Fishing: A Social Affair?
Every week one of the first questions that gets asked around the shop after not seeing someone for a while is “been fishing much?” Of course, the answer is generally “yes” followed by a slew of stories involving different places and flies and, of course, a fish that was THIS big and got away. One other aspect that is critical to a good fishing story is the other folks involved….or lack thereof.
Fly fishing can be an awesomely social experience. Getting a group of close friends together (and some beers) and hitting the river for a day of fishing almost always results in laughter and good conversation. Standing along the river in a remote location and having the sound of laughter and “Fish On!” echo throughout the area are some of my favorite memories of summer. Beyond that, it’s a great time to have a conversation about the things that are on your mind without the intensity of sitting at a table over coffee or beer. Those big problems that need to be talked out, oftentimes, don’t seem as big when on the river with friends. Having another person around can also help validate when you tell the story about how you just lost the “biggest fish of your life” to a disbelieving non-fisher.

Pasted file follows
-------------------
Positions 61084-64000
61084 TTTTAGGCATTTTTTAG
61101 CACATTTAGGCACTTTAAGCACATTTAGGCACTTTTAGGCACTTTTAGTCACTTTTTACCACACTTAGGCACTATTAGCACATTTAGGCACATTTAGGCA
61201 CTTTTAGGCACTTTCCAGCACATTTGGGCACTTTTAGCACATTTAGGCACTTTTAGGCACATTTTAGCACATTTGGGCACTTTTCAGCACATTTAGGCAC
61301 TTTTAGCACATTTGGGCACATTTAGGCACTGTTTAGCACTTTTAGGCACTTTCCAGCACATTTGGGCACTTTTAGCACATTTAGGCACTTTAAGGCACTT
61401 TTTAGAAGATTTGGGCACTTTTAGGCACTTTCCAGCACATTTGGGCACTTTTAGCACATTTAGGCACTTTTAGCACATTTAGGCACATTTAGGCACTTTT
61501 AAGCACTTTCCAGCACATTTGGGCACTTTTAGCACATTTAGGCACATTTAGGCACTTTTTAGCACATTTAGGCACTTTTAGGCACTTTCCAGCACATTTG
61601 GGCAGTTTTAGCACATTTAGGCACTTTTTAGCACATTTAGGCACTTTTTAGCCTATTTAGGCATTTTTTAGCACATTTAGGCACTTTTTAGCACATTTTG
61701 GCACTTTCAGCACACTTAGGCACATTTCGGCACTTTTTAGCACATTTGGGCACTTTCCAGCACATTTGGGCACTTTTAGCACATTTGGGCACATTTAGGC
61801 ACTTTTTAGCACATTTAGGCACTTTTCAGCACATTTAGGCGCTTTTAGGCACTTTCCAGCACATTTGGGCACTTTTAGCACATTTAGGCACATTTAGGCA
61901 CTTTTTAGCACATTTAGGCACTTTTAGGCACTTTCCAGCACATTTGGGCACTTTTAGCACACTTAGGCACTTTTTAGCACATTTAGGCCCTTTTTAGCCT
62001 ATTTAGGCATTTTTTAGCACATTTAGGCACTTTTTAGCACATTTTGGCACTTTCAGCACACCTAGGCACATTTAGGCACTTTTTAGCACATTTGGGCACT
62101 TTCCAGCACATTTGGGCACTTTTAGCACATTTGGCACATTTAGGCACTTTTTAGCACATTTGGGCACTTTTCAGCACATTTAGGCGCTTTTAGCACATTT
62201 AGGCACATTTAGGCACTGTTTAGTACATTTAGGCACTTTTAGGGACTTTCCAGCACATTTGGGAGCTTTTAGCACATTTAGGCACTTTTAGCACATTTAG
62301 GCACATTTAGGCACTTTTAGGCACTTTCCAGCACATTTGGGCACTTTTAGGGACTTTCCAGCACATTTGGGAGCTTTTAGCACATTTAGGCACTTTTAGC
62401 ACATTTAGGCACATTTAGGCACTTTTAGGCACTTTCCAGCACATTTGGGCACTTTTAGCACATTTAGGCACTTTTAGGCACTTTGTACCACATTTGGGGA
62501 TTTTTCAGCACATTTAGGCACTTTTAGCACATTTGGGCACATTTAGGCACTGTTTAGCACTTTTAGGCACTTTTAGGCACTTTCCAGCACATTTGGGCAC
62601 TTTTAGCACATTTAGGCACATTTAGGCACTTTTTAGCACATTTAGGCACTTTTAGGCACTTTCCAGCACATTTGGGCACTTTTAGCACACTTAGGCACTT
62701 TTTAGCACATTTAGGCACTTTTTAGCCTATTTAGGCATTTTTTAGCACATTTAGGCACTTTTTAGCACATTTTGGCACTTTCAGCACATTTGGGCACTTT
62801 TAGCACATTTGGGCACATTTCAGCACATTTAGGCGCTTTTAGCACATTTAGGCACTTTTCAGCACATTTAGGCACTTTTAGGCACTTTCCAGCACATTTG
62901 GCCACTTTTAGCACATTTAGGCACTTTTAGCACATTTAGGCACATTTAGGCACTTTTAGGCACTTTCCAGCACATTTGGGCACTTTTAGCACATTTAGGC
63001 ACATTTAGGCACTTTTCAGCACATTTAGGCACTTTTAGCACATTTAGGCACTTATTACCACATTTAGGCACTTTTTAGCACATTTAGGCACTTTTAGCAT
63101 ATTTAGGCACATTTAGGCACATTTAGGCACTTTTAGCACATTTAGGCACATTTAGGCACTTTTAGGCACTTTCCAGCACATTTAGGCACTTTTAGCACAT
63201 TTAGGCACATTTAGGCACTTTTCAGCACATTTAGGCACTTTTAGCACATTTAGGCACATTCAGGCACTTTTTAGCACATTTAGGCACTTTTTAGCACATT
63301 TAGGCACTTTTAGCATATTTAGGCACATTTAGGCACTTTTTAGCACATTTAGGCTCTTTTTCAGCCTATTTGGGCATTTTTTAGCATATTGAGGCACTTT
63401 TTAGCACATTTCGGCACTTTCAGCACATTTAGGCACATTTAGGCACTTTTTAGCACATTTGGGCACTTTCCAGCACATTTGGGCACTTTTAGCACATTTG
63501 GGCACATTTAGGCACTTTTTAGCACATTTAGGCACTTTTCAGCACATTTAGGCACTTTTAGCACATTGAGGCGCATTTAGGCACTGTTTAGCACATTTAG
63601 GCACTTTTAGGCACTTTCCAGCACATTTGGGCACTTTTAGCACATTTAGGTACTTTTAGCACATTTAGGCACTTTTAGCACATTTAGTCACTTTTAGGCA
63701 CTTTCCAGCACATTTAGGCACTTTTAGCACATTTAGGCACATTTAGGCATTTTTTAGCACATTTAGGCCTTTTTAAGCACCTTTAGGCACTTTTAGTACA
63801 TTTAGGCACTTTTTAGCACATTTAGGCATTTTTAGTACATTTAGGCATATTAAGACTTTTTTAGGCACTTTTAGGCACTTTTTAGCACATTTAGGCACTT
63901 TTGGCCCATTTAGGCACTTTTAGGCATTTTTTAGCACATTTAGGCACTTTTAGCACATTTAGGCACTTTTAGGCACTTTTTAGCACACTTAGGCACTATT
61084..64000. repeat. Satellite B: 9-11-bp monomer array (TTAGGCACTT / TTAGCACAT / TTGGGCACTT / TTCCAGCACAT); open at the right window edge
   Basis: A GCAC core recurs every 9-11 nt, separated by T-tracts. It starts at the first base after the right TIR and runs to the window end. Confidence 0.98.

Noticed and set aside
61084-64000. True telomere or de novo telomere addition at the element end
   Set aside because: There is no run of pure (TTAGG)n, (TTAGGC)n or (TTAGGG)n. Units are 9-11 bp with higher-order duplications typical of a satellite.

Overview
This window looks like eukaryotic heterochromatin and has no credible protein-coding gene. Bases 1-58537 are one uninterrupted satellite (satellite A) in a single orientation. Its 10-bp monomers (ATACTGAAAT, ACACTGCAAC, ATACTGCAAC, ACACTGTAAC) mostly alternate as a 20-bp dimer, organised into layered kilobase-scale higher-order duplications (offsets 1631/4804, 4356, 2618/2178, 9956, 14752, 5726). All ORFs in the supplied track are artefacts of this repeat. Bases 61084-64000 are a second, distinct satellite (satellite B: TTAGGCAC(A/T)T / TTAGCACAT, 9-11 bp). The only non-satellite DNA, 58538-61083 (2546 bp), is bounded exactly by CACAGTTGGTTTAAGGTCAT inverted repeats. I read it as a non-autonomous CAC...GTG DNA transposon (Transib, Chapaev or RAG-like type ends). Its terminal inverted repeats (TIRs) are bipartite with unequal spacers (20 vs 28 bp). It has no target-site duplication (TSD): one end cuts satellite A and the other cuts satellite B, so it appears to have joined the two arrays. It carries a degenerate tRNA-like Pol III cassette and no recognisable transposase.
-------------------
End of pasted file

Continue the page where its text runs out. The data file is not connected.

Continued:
But there is a unique feeling to being on the river alone…or at most, with dog. As special as the sound of laughter is, the sound of sandhill cranes at daybreak and the feel of Koda’s warm body laying next to me in my sleeping bag while the crisp air numbs my nose creates a total sense of serenity. Putting on waders still wet from the night before and walking down to the river with Koda excitedly following at my heels – those things could happen with friends next to me and be enjoyable, but there is something sacred to doing it in the quiet on my own. I think that being on one’s own allows a space for thoughts to flow freely and the mind to relax and truly know itself.
I don’t know that one way is better than the other. Whether you enjoy fishing on your own or being with a group, at least you’re getting out and loving what we are so fortunate to have. As one of my favorite authors, Annie Dillard, said, “Spend the afternoon, you can’t take it with you”.